title has a good ring to it, the use of the word Baroque doesn't bear
too close scrutiny. It ought to connote emotional excess, knowing rule
subversion, and theatrical directness. Roman bells and smells can also
help. The artist who best most evokes this last attribute is Ms. Gallaccio.
She has been active on the London scene since the 1980s and has devoted
her career, to the best of my knowledge, to a single idea. Luckily, it's
a cute one: She arranges fresh cut flowers in a modernist grid under a
sheet of thick glass, either on the floor or, as on this occasion, on
the wall, and leaves them, over the course of an exhibition, to their
inevitable, inexorable decay.
Mr. McQueen is a
Turner Prize winner and video artist of subtlety and depth. Alas, his
somewhat slight contribution here conforms to a stereotypical (think
Damien Hirst) view of young British art: pristinely executed renderings
of vague nastiness. The seven C-prints sealed within plexi that capture
rolled up rags rotting in gutters are hardly Carravaggio. On the other
hand, Mr. McQueen and Ms. Gallacio set a tone of slick rot which the
other two artists extend in more suggestive ways.
oil and charcoal on canvas, 63-1/2 82 inches
Courtesy Plane Space, New York
of Mr. Dawson's enigmatic sculptures and Mr. Lowenstein's graffiti-
and Sci-Fi-inspired lyrical abstraction is what makes this show worth
the journey. Mr. Dawson, who was given a solo exhibition this summer
at Chelsea's James Cohan Gallery, subjects found plastic industrial
containers to the blow torch to produce weird contortions, a kind of
postmodernized Arp. The sense of nature reclaiming artifice with avengance
connects with the flowers and rags, but Mr. Dawson's rich, ambiguous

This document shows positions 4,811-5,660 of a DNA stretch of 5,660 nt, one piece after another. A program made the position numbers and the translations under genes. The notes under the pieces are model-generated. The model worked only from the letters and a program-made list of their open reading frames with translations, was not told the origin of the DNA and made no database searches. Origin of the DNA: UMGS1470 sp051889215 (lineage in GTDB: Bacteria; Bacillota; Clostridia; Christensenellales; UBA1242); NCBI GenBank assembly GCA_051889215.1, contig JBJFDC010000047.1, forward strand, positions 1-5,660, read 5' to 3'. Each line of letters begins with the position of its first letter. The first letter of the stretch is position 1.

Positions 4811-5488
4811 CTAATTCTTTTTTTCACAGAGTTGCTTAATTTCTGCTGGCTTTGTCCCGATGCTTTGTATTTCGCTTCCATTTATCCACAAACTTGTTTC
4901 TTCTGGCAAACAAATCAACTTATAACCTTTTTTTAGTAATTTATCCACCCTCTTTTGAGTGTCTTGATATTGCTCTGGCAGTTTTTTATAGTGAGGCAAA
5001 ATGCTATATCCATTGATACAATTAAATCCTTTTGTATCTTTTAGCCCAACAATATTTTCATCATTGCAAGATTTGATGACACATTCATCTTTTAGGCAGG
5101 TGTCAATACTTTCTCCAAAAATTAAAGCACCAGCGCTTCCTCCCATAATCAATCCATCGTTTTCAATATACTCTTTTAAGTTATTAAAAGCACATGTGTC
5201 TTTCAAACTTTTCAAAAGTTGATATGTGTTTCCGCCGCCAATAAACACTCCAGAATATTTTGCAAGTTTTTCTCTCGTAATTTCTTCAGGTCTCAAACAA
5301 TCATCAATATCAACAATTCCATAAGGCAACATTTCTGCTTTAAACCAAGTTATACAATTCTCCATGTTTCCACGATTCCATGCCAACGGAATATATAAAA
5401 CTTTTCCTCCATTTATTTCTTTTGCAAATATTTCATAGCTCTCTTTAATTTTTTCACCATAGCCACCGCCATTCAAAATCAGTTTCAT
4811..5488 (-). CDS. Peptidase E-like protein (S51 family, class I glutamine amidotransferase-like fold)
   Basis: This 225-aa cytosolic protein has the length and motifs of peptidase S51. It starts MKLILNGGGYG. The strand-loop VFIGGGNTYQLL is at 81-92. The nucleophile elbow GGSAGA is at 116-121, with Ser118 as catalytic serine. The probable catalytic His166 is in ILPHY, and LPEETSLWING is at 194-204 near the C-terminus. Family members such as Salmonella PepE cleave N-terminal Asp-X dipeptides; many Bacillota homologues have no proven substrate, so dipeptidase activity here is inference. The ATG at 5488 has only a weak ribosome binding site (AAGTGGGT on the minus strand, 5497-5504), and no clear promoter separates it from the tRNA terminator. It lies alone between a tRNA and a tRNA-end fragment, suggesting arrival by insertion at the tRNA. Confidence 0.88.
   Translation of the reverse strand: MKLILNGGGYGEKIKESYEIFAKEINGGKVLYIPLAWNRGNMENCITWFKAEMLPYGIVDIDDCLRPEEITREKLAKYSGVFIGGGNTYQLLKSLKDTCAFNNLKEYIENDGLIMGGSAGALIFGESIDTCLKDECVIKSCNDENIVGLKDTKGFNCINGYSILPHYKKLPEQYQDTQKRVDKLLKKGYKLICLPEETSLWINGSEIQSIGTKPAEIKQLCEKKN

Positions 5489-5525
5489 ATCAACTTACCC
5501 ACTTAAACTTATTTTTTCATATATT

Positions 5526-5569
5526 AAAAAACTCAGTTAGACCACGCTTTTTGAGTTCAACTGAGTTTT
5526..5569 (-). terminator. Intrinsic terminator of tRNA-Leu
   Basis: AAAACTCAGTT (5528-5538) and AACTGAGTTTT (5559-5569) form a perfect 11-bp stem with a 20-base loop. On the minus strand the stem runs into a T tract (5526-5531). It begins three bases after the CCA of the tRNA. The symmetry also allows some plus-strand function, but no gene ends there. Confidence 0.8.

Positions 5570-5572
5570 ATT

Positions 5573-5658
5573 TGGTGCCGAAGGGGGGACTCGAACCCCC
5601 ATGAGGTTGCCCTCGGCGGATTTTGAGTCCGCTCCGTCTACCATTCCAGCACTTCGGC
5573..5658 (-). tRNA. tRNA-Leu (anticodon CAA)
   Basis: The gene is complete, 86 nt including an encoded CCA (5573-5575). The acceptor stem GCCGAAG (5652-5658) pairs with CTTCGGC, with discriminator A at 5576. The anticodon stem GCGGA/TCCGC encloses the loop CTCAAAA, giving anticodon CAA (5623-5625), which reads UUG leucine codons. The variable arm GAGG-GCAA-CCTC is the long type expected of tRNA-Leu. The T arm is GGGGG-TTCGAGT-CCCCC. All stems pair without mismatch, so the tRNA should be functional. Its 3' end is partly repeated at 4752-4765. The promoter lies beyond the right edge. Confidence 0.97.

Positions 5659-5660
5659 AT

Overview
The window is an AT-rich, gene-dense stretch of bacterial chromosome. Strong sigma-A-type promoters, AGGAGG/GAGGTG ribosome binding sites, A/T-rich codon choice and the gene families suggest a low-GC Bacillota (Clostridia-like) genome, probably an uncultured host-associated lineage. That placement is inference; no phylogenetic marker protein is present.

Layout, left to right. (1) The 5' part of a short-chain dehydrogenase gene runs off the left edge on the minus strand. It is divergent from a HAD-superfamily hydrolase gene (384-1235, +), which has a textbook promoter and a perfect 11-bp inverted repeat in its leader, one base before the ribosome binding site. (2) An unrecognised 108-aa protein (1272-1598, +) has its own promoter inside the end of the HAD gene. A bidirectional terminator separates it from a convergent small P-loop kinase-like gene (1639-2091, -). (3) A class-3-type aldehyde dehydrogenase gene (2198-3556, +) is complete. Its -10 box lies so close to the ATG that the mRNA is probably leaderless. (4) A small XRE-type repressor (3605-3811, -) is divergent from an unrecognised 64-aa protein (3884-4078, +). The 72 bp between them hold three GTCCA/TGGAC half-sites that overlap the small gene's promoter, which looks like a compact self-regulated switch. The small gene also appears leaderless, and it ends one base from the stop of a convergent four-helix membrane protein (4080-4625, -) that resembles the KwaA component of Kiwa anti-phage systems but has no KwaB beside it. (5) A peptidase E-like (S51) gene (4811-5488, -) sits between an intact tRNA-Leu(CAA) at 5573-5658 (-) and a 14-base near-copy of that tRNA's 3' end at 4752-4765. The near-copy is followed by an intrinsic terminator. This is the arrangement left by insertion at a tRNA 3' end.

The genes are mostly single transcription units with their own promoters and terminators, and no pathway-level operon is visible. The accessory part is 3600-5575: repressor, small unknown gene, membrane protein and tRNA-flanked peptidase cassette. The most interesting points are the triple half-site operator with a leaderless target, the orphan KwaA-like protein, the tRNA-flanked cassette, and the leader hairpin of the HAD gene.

work is more individual and laive than his copatriots'. His sculpture
has just the right mix of banality and otherness.
is genuinely Baroque in his collision of salon abstraction and street
attitude. He favors raw canvas and seemingly arbitrary stains for his
grounds and a highly developed calligraphy (plus occasional bursts of
cartooning and graffiti) for his figure. His mark-making is at once
fastidious, fiddly, expressive and aloof. It looks as if he has mastered
some lost semitic script, and like Islamic or Jewish micrographers,
who arrange text into motifs or geometric patterns, he has his marks
accumulate into vaguely depictive forms: In his case, what could read
as space ships or ancient cities are poised on the brink of legibility.
By showing Mr. Lowenstein with three emissaries of Cool Brittania, Ms.
Ivorian Gray has emphasized both the funkiness and earnestness of this
underrated New Yorker.
Reading Ossie Clark 2003
three stills from the DVD
and right: Where to Begin 2002-03
oil on canvas, 12 x 10 inches
Courtesy Feigen Contemporary
Baroque puts you in the mood for perfidious Albion, be sure
to catch Jeremy Blake's retro riot of a DVD, "Reading Ossie
Clark," on show at Feigen Contemporary through this weekend.
Clark was the great celebrity fashion designer of 1960s Swinging
from Clark's recently published diaries ("Marianne bought
a suede suit trimmed in python with a fluted peplum and never
asked the price") are narrated in a suitably plush, Julie
Christie-like accent by New York artworld impresario Clarissa
Dalrymple. Phrases like "She comes in color" and "One
snort of cocaine makes me into a new man, and that man wants
two snorts" rub up against a montage of period film clips